LifeSite drops the ball in a serious way.
The problems with this article are legion. First, check out the ledes: "The film could easily be seen to portray good as a weakness used and repeatedly exploited by evil" and "The movie was visually and viscerally stunning but deeply disturbing, even diabolic." That's just two of the first few sentences. Author (and site editor) John-Henry Westen doesn't waste our time in getting his message across. The Dark Knight is the devil and will make stupid people do evil things. That itself is an interesting take considering the film's plot. If you remember, the Joker gets stupid, evil people to do evil things, but cannot get good (and maybe stupid) people to do evil things. In fact, that's pretty much the summation of the plot right there. Just how Westen missed this, and then wrote an article on the movie is beyond my simple brain.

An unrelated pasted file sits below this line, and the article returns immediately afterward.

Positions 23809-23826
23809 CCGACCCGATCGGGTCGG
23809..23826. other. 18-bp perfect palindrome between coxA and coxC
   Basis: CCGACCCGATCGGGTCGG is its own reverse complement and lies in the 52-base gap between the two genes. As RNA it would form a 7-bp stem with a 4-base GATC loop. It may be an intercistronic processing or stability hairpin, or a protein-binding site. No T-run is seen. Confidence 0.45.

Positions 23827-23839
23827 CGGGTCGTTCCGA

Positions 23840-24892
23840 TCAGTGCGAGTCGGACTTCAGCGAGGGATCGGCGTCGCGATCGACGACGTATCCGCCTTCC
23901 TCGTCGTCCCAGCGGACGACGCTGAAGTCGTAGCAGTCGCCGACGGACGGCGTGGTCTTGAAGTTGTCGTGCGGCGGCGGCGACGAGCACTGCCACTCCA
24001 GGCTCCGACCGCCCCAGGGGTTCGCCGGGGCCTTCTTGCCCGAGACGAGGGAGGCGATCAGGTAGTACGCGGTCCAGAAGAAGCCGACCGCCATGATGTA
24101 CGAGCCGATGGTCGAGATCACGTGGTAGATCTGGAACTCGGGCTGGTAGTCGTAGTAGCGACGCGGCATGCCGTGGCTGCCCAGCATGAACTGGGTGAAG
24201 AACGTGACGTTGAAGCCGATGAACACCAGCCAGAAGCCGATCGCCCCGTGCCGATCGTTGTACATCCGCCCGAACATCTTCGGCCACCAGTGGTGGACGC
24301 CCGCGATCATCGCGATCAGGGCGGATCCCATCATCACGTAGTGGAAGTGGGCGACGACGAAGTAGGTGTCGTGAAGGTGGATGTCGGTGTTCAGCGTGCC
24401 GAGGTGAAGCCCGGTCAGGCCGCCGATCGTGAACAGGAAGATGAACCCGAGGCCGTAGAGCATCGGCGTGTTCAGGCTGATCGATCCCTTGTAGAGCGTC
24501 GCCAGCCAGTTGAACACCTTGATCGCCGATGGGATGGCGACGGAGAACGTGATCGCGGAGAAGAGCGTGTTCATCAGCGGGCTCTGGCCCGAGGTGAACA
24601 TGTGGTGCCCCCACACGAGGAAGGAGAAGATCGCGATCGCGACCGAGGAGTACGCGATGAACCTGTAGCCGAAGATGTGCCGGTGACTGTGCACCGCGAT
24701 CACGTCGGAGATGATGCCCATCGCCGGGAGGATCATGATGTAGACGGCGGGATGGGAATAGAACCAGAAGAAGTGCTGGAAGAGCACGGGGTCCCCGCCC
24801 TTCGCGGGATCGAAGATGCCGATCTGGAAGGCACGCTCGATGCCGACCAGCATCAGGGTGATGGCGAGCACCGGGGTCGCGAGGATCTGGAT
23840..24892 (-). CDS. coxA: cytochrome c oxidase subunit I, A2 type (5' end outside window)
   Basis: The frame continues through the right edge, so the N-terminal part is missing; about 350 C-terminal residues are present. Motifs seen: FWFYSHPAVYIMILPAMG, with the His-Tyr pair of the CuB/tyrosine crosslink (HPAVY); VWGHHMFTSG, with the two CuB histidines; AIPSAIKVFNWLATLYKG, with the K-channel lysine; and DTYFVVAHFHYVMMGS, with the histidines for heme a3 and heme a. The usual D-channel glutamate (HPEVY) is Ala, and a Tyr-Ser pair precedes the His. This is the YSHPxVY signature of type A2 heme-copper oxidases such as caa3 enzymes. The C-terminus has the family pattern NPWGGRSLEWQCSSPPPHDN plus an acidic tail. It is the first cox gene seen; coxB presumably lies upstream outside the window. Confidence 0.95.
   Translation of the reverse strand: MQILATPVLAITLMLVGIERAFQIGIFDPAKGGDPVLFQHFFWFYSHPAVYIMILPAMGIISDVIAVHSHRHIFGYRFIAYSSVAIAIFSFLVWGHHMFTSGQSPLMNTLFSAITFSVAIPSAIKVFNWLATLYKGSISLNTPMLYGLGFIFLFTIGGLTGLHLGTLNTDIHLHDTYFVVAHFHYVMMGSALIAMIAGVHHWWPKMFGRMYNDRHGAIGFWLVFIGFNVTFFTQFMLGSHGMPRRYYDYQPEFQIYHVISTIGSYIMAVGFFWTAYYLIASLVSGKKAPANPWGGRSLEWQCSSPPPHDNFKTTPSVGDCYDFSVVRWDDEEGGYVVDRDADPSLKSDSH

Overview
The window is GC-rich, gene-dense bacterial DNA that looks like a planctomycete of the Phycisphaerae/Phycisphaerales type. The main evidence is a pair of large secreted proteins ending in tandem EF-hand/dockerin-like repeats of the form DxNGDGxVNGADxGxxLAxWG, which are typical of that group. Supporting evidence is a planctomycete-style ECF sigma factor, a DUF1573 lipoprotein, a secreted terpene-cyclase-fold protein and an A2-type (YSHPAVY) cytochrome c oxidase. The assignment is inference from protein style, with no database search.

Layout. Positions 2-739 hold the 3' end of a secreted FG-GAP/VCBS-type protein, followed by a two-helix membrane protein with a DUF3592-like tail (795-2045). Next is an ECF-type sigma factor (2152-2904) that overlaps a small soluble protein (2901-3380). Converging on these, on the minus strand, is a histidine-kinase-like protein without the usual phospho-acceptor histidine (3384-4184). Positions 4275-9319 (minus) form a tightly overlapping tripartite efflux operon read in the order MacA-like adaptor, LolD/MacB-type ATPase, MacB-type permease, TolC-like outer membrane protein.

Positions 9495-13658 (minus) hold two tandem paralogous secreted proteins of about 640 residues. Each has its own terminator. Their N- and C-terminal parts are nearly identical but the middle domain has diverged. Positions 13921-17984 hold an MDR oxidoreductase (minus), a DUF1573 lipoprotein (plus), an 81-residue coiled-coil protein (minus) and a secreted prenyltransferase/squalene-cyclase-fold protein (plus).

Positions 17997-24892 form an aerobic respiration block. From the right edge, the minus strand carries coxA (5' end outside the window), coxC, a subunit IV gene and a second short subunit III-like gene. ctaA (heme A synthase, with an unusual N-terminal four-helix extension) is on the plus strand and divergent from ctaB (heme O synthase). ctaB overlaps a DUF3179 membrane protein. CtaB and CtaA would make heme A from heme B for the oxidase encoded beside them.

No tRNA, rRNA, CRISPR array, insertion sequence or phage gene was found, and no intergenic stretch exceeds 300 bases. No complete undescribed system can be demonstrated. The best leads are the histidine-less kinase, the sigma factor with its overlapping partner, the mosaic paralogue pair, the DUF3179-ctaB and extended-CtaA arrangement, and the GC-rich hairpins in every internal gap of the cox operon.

But hey, just a few paragraphs later, Westen dives even deeper: "As sick and scary as that scenario [the Joker's description of his scars] is, it is nevertheless one with which a great many of today's youth - deeply scarred internally - will easily identify as they too have been subjected to domestic violence." Ah, yes - all those kids whose parents abused them will find their perverted moral reference point in the Joker. Because before the Joker, they found themselves sympathizing with Hitler, Pol Pot and other famous criminals who had similarly difficult childhoods.
Not to be outdone by himself, near the end of the article, Westen drops this bombshell: "Seeing the film only a few days after the very disturbing and unexplainable beheading of a passenger on a Canadian bus, I could not help wonder if the perpetrator had seen the Batman film. " Oh. My. The murder of an innocent man by a psychologically disturbed man is being linked to the Joker? That's a pretty big non sequitur - and a gigantic post hoc ergo propter hoc fallacy if I've ever seen one.
Unfortunately for LifeSite, men like Westen are what make the social conservative movement so unattractive to many people. The Dark Knight is one of the first movies in a long while to deliver a message of redemption and sacrifice that actually resonates with the public. And rather than using it as an opportunity to discuss these basic-yet-vital concepts with a larger audience, Westen prefers to circle the wagons.